Why Don’t Businesses Understand Their Energy Bills?
Recent research has highlighted that an alarming number of employees and business owners struggle to understand their energy bills. Between hidden charges and difficulties making direct comparisons between suppliers, it’s not always easy to work out if you’re overpaying for energy. To help, here is a breakdown of what you should expect to find on your energy bill, and a breakdown of the costs that are included.
What information will your bill include?
Information to identify you and your premises
These details will remain the same throughout the term of your contract, and allow suppliers to quickly obtain your account information. Your bill will include an account number and an MPAN/MPRN number which will help identify your premises and your meter.
In addition, your bill will include your businesses registered VAT number, which is also unique to your account.
Billing period and bill dates
If you call your supplier to enquire about a specific payment period, they will use this information to quickly find the bill in question. The date the bill was sent on, a sequential bill number and the period for which you are paying for your energy use should all be provided on your bill.
Contract details and renewal period
This will detail the type of tariff you are on. Some examples include a ‘blend and extend contract', or a ‘green energy contract’. For businesses you can expect to deal in contracts, not tariffs. The contract type that will be best for your business depends on your energy use.
Also, detailed here will be the renewal date for your contract. If you do not explicitly express a desire to switch to a new supplier before the end of your term, your contract could be automatically renewed (either 30-day rolling or a full year), often with more expensive prices. So, it’s important to remember when your contract is up.
Breakdown of charges
Your bill will include the total amount payable for the current period. This is made up of outstanding payments from previous bills, your current period’s payments, further charges incurred and your VAT charges.
Alongside the breakdown of charges for the current billing period it should contain either a capital ‘E’ or an ‘A’ next to your kWh unit use. These stand for ‘estimated’ and ‘actual’ usage respectively. If you see an ‘E’ next to your usage figure, you should send your provider actual readings as soon as possible to avoid over paying.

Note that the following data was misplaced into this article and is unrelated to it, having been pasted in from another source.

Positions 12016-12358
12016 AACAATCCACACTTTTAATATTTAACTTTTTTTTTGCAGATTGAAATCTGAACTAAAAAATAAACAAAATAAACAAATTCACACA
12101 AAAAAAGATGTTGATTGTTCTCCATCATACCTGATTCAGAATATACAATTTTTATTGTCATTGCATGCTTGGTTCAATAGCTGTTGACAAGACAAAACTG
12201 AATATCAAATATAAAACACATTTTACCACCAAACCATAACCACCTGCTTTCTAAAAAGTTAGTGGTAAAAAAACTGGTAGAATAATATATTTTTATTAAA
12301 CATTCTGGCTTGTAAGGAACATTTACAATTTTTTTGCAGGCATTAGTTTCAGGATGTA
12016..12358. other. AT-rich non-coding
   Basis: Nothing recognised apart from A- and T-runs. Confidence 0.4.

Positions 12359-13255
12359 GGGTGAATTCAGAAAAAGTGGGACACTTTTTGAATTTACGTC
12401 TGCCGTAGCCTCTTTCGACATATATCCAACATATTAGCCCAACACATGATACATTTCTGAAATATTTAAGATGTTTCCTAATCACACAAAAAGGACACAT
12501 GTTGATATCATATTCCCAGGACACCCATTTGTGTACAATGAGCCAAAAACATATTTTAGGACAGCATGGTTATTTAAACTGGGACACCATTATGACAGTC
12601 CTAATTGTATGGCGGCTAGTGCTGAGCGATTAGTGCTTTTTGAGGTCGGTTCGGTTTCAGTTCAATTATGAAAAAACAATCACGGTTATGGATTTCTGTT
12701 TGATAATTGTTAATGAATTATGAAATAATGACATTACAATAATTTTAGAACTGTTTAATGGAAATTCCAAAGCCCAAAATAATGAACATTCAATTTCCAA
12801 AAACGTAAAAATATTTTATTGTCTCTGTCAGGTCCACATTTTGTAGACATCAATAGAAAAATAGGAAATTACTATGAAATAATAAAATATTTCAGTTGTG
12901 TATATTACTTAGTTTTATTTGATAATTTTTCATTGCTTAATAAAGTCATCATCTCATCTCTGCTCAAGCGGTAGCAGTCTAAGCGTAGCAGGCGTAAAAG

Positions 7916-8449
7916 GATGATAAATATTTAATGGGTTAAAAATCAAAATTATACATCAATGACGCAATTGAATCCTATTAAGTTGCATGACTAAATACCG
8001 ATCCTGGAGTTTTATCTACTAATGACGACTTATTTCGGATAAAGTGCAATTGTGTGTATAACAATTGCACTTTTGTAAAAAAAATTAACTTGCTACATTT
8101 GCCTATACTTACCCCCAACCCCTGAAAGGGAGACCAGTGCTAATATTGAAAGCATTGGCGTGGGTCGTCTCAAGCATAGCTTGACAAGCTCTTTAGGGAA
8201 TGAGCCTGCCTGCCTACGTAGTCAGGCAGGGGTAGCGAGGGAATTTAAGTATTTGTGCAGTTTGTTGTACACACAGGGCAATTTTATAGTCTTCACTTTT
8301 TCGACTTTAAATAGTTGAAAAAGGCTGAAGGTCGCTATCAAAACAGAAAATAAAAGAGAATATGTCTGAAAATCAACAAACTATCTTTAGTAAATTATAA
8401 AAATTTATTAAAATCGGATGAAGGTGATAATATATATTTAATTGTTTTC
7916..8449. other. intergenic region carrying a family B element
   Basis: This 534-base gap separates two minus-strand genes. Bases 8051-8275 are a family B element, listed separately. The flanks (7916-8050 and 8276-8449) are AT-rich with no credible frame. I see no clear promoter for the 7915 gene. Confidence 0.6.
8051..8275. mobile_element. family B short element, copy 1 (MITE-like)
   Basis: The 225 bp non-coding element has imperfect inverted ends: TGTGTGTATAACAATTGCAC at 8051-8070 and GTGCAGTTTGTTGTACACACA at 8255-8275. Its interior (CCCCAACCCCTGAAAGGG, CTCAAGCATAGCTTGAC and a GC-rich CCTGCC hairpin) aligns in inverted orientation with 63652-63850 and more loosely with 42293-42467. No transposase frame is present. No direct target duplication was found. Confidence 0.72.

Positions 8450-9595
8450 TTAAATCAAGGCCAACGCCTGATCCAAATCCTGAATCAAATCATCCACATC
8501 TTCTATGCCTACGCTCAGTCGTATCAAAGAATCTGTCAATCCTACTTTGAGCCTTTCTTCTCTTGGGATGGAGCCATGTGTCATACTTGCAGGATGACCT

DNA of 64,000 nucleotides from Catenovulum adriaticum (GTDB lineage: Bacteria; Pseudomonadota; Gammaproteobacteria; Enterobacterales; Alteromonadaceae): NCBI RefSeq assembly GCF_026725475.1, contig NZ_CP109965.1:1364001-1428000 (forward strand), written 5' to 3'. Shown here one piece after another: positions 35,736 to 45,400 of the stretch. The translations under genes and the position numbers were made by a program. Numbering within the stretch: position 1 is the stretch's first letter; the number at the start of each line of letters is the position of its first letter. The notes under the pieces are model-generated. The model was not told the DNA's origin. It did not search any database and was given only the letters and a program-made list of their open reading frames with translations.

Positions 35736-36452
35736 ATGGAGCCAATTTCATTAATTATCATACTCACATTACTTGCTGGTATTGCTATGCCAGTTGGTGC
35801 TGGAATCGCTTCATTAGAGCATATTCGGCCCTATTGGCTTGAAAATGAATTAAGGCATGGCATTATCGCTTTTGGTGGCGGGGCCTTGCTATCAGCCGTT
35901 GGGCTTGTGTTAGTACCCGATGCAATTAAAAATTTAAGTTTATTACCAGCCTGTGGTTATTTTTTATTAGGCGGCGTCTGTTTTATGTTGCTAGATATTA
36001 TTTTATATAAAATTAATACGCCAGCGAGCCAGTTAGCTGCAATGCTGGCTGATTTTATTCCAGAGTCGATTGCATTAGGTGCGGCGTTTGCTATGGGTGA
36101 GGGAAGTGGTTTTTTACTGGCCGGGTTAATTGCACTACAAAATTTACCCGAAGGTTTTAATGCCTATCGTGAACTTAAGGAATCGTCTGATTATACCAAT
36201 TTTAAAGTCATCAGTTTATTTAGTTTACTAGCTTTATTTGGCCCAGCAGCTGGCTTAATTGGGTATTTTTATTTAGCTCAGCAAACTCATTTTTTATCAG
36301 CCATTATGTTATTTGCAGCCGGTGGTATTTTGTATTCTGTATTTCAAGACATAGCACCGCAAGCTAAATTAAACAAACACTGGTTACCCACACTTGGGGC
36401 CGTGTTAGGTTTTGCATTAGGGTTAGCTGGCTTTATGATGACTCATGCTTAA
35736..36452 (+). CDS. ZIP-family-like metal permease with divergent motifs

What costs go into making up your bill?
As well as paying for the energy or gas your business uses, there are a number of other charges incurred. Some of these are detailed on your bill, some may be hidden or accounted for in the standing rates or unit price that you agree with your supplier.
Even if you do not use any energy in a given period, you will still need to pay a standing charge to your supplier. This covers the cost of grid maintenance and supplying energy to your premises.
If your business regularly uses no energy over the course of a month, then it may be worth considering a contract that foregoes this standing charge, in favour of higher unit rates. Whether this option will work best for your business will depend on the amount of gas or electricity you use.
This is the amount you have agreed to pay for each kWh of power you use. The rate varies depending on your contract. If your business is not particularly energy intensive, it may be worth considering a ‘no standing charge’ tariff. Although unit rates are generally higher with these, not paying a standing charge could lead to cheaper bills.
Value Added Tax
Generally, businesses will pay 20% VAT on their fuel bills. However, this can be reduced if your business uses less than 33kwh of electricity, and 145 kWh of gas.
Find out how to apply for lower VAT rates.
The Climate Change Levy
This is a charge imposed by the government on any non-renewable energy that your business uses. Not all businesses are required to pay this. For example, if you use renewable energy, or if your daily usage falls below 33 kWh of electricity, and 145 kWh for gas, then you may be exempt.
What is the best way to pay for your energy?
This will depend on how much your bills fluctuate from month to month. If you know your usage will be the same each month, direct debits will remove the hassle of paying by cheque or online. And, in most cases this will also entitle you to a discount from your supplier.
It’s worth noting that when setting up your Direct Debit, your supplier will try to average out your payments to cover your annual usage. This means you may be paying for more energy than you’ve used in the summer months, and less energy than you’ve sued in the winter months.
If you feel your usage is likely to fluctuate, however, a direct debit will not take into account the difference in amounts payable. In this case paying online, by cheque, or using the giro slip included in your bill in the post office, will allow you to account for the irregular payments.
Click here to run an energy price comparison, and see if you could be paying less for your gas and electricity.